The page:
Now.

I want to see you back here tomorrow. And many more tomorrows after that.

NOTE: I heard from a relative of the victim who complained that the line about the permanence of suicide was glib. It was not intended that way; I learned it from a psychiatrist who specialized in treating depression. And it has helped me get through some very bad days.

I didn’t say this last night in my rush to get this online, but my heart and prayers go out to the victim and all his family and loved ones. Regardless of how he died, he was one of us.

Update: The victim has been identified as 23-year old Phillip Michael Griffin; a search had been underway since he went missing on Wednesday. 

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This is a big day in LA.

According to Los Angeles Walks, Los Angeles Mayor Eric Garcetti will formally announce the city’s Vision Zero initiative to end traffic deaths in the City of Angels within the next 10 years. He’s set to make the announcement at the intersection of Cesar Chavez and St. Louis in Boyle Heights at 12:30 pm.

Of course, the question is whether the city is willing to make the tough choices that will require. As the recent controversies over Westwood Blvd, North Figueroa and the Glendale-Hyperion bridge make clear, many Angelenos — and a handful of elected representatives — still favor convenience over safety, and maintaining the automotive hegemony on our streets.

And are more than willing to twist that safety argument to preserve the status quo and keep our streets dangerous.

It will take strong leadership to make a dent in the number of deadly collisions in our city, let alone eliminate them in 10 years. And it can’t be done if we continue to carve out certain streets, neighborhoods or council districts.

We haven’t seen that yet from our city leaders. In fact, we haven’t heard from the mayor on any of those controversies, or any of the other streets where opposition to bikes has blocked much needed safety improvements.

Hopefully, that will change today.

In fact, it has to.

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Way too much racing news today.

Taylor Wiles won the second stage of the women’s USA Pro Challenge; Kristen Armstrong ended up winning the short three-day tour by 29 seconds over Wiles on Sunday. Taylor Phinney’s mom — who was a pretty decent cyclist herself — is thrilled to see how Colorado has embraced women’s bike racing.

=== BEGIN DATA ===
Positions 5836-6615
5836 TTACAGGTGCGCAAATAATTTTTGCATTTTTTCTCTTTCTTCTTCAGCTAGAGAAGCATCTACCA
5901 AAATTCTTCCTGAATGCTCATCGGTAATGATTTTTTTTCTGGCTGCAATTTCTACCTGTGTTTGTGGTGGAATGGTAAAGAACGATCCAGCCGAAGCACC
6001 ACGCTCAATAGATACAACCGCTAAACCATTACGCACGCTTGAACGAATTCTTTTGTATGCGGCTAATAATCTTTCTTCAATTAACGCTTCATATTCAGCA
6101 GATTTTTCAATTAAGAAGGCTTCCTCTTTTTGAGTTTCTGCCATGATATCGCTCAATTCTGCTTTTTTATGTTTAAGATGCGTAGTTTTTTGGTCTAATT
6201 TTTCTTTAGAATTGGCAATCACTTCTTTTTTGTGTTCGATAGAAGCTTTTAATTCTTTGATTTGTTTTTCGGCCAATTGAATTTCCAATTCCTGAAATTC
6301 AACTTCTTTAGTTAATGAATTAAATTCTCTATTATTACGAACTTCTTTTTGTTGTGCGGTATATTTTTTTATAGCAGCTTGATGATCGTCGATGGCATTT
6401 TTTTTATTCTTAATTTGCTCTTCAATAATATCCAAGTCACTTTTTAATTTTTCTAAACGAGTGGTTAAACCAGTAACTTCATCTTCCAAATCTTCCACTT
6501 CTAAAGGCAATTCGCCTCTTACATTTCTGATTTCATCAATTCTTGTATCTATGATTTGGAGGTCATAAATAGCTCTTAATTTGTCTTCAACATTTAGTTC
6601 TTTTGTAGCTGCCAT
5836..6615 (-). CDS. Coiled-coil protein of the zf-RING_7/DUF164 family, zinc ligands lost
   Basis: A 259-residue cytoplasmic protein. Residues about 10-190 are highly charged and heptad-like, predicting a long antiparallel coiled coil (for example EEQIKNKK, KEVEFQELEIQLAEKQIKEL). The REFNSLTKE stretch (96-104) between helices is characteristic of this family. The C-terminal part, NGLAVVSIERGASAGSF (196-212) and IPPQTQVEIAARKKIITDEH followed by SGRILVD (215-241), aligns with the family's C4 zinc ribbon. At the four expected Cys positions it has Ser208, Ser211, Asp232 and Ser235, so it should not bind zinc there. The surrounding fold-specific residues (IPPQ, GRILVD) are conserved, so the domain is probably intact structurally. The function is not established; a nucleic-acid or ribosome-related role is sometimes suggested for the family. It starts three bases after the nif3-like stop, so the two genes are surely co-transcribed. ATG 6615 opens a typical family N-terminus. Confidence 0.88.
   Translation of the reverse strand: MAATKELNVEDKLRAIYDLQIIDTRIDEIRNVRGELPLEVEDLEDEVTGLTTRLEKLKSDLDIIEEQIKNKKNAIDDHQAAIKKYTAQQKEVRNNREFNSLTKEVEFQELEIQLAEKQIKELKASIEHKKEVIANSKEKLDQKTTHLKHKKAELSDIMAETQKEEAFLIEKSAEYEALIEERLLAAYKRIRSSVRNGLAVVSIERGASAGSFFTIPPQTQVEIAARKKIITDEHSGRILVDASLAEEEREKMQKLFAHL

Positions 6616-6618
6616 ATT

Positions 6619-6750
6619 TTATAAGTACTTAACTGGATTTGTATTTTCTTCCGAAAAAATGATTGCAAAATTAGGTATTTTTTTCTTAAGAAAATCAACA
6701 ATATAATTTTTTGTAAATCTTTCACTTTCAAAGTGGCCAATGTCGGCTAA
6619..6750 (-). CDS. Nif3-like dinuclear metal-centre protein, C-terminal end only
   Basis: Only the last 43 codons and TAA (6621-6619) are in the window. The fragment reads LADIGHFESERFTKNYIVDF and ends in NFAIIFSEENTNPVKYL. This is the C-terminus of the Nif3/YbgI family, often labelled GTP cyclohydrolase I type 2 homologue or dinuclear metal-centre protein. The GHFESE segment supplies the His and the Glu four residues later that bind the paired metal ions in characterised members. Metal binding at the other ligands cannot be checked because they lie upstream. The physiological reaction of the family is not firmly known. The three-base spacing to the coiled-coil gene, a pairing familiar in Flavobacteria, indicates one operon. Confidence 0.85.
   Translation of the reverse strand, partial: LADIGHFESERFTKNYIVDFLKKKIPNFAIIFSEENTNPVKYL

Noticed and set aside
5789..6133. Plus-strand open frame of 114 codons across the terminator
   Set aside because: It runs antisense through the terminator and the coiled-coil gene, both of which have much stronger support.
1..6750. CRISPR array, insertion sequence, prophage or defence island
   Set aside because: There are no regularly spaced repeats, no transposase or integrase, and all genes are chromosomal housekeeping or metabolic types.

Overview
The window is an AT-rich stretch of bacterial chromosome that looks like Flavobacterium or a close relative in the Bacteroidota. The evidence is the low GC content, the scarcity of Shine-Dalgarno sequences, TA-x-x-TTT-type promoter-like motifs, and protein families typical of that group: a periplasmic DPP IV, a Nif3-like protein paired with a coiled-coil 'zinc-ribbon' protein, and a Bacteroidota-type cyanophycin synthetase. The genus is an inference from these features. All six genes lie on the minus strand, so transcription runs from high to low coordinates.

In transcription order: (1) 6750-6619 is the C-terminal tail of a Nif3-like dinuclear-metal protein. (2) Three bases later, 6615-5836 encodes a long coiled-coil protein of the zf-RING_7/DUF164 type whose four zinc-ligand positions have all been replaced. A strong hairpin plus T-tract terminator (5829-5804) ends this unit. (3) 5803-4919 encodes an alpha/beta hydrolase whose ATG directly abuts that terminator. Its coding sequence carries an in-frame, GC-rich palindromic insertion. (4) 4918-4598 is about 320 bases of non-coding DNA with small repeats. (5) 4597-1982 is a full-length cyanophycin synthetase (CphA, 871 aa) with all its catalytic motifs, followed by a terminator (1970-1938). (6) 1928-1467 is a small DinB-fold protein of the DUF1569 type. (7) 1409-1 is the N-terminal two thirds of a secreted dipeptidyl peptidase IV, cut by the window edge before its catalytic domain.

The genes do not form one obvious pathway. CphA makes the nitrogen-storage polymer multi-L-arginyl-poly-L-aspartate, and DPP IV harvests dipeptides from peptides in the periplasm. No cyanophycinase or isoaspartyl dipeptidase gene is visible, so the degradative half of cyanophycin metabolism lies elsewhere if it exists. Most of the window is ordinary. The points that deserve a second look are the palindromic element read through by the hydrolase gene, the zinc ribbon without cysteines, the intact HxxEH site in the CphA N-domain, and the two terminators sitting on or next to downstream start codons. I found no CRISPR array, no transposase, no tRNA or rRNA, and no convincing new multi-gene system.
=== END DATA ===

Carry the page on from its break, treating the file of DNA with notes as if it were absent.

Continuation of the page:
Saturday’s men’s stage was taken by Roman Kreuziger after a long breakaway, while BMC’s Rohan Dennis finished with the main pack to hold a 44 second lead. He held that lead to win the Pro Challenge, with teammate Brent Bookwalter taking second.

Earlier in the race, Dennis had chucked his panini at a rider who attacked when the peloton stopped to pee.

Across the Atlantic, BMC won the team time trial on the first day of the Vuelta a España; however, no individual times were recorded due to a dispute over the unsafe conditions of the sand-covered route. On the other hand, at least they didn’t have to outrace a tank.

After all the rumors about motor doping over the summer, Vincenzo Nibali did it old school, getting bounced from the race for holding onto a team car to catch up to the peloton after a crash. Astana teammate Paolo Tiralongo posts a nasty eye injury he suffered in that same crash. All of which supports Deadspin’s observation that the Vuelta is the best race of the season, calling it “as spectacular as a relatively tame sport gets.”

And for future reference, you might want to keep your eye on a 16-year old racer from San Diego’s Torrey Pines High School.

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Sometimes, cyclists really are heroes.

On the 10th anniversary of Hurricane Katrina, the Washington Post tells the story of professional cyclist Ken Bellau, who returned to his New Orleans home after competing in the Tour of French Guyana, hopped in a boat, and saved over 400 people from the flooding caused by the hurricane.

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Local